It's so funny how little sayings that pop up in everyday conversation usually link back to profound meanings.
On Saturday/Cinco de Mayo I watched the Cotto/Mayweather fight.
(Floyd Mayweather is an undefeated, uber-talented, trash talking African American boxer. He was set to fight Miguel Cotto, an also undefeated, skilled tactician, and Puerto Rican title holder.)
Everyone was expecting a good fight, but I think few realized how close the fight would turn out to be. Floyd Mayweather is such a formidable opponent that when you order a Pay Per View fight, you are pretty much signing up to see just how bad he beats down the competition.
But on Saturday I think many realized for the first time just how comparable Cotto was in the ring.
These two boxers had truly met their match. At times Mayweather appeared surprised at the strength of Cotto's punches. In fact, one of the people at the Cinco de Mayo party remarked that Saturday was the first time he had seen Mayweather bleed.
But it wasn't long before the true beauty of Mayweather's talent shone through even as his opponent began to amp up.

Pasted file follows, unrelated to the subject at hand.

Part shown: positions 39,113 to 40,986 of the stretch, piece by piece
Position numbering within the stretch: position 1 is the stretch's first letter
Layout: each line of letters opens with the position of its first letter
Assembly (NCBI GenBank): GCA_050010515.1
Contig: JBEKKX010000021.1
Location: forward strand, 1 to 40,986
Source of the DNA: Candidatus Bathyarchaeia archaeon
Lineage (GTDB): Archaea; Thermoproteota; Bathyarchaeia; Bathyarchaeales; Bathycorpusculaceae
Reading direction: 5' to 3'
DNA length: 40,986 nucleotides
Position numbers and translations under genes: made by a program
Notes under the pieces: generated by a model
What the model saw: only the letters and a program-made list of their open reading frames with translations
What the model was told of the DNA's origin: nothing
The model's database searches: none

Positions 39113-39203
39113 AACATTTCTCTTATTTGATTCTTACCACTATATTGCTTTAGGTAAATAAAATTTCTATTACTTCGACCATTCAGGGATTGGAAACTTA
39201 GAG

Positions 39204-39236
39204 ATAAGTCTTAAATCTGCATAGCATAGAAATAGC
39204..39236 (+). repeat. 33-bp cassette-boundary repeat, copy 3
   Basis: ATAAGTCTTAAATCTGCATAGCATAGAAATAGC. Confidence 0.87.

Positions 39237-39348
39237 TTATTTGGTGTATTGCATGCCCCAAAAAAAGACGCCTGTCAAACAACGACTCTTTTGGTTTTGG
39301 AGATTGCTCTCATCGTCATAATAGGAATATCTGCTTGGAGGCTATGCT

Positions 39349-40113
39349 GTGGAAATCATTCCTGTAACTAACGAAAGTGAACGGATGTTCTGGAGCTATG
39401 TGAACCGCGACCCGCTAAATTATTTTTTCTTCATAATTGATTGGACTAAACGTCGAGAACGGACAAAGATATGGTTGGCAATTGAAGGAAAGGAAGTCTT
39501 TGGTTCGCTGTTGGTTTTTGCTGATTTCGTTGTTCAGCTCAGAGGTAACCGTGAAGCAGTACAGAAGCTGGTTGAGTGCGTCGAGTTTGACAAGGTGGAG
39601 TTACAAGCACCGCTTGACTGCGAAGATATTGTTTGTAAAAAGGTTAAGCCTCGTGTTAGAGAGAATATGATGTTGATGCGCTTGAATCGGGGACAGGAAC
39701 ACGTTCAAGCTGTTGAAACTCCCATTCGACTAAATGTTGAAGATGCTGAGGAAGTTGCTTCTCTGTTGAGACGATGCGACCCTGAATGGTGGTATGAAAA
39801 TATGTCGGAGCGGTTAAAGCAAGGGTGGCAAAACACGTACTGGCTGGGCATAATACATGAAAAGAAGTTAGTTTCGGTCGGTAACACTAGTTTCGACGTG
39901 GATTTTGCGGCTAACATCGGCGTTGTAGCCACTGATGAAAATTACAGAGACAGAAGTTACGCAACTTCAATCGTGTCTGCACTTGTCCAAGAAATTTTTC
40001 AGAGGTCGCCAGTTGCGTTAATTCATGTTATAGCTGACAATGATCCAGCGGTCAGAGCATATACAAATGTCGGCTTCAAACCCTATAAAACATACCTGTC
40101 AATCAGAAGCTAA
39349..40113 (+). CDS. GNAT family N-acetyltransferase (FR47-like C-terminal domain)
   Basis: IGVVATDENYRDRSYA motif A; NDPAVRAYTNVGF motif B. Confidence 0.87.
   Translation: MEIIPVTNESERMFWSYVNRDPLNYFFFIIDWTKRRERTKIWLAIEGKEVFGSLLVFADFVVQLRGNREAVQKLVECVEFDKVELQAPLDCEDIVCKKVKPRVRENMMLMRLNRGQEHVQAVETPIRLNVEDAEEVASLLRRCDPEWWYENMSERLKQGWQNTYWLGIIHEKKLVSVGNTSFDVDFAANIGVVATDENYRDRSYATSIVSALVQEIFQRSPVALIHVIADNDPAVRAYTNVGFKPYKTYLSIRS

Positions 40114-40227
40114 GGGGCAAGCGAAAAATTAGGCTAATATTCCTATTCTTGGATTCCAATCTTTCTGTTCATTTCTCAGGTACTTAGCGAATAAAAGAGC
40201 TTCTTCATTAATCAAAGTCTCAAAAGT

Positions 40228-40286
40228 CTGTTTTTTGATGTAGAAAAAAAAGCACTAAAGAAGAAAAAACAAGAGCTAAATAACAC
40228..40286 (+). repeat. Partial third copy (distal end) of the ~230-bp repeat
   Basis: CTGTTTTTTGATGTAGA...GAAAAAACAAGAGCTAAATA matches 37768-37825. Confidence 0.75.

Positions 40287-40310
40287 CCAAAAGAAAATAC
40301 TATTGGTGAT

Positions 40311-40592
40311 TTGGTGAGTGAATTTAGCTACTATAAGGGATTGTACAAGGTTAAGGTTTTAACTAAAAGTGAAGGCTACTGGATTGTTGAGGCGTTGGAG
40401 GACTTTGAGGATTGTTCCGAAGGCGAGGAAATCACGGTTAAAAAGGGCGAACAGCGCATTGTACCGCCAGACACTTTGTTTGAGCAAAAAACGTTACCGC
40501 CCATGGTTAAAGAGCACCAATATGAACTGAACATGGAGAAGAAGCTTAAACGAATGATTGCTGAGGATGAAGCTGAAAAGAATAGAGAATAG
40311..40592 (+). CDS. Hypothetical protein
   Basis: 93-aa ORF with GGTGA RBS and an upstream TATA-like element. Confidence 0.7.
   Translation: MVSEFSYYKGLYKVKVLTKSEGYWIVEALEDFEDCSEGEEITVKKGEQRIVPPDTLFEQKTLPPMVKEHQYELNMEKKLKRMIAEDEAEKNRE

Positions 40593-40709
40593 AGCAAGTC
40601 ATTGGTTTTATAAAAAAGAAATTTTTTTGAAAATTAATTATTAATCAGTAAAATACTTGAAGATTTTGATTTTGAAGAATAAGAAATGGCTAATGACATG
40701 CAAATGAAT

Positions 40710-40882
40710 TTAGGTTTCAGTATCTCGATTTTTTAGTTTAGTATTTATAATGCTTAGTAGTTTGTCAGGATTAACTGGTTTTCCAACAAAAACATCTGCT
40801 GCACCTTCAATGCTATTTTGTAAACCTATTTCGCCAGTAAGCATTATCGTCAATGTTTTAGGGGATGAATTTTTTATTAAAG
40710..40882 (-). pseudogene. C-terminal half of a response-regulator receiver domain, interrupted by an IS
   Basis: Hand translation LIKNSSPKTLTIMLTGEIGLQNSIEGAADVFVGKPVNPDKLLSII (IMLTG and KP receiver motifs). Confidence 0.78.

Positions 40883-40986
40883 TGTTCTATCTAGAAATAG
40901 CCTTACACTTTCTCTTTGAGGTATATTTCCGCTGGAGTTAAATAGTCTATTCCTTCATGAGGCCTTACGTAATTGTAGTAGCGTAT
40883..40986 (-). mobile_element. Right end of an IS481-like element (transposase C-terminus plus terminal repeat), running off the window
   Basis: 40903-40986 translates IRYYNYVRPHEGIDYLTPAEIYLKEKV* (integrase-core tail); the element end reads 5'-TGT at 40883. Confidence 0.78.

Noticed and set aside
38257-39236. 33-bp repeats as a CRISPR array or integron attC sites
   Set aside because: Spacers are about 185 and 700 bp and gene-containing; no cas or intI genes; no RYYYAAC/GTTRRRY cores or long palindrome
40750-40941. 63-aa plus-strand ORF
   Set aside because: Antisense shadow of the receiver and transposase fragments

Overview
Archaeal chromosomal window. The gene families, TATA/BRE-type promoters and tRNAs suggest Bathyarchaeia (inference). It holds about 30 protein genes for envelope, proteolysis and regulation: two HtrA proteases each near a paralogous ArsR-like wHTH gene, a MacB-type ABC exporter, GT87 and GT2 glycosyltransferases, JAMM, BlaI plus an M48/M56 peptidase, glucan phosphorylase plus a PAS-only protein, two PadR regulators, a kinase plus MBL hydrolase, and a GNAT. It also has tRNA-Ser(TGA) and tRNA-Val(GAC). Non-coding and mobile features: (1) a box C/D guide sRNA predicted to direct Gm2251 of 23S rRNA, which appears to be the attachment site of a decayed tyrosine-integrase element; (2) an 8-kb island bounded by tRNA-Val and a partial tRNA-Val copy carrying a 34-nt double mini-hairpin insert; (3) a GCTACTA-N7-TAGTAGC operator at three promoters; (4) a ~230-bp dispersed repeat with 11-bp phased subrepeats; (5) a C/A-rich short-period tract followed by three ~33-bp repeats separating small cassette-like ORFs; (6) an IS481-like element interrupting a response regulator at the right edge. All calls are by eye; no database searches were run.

After wondering aloud if there were a chance that Floyd would lose this one, I recall the announcer remarking on how well Mayweather was "Rolling with the punches".
And that's just what I saw unfold. Mayweather's back was against the ring and Cotto was giving it to him. And he rolled with it. Left and right and left. And then BAM! He let loose on Cotto. Repeatedly!
After the fight Mayweather remarked that he hadn't expected the fight to be easy. And as evidenced by his body language, having a true opponent seemed to have pumped him up.
Here's a guy whose body had just taken more of a beating than it had in a long time, and he was rejoicing.
Floyd looked genuinely happy to have fought someone worthy. And that kinda inspired me.
No, life is not always easy. And we get roughed up sometimes. But there is a feeling you can only get after meeting your match and whipping him.
At times we all have to "Roll with the punches".
I suppose the difference between winners and losers is whether or not we have that lightening punch ready at the end.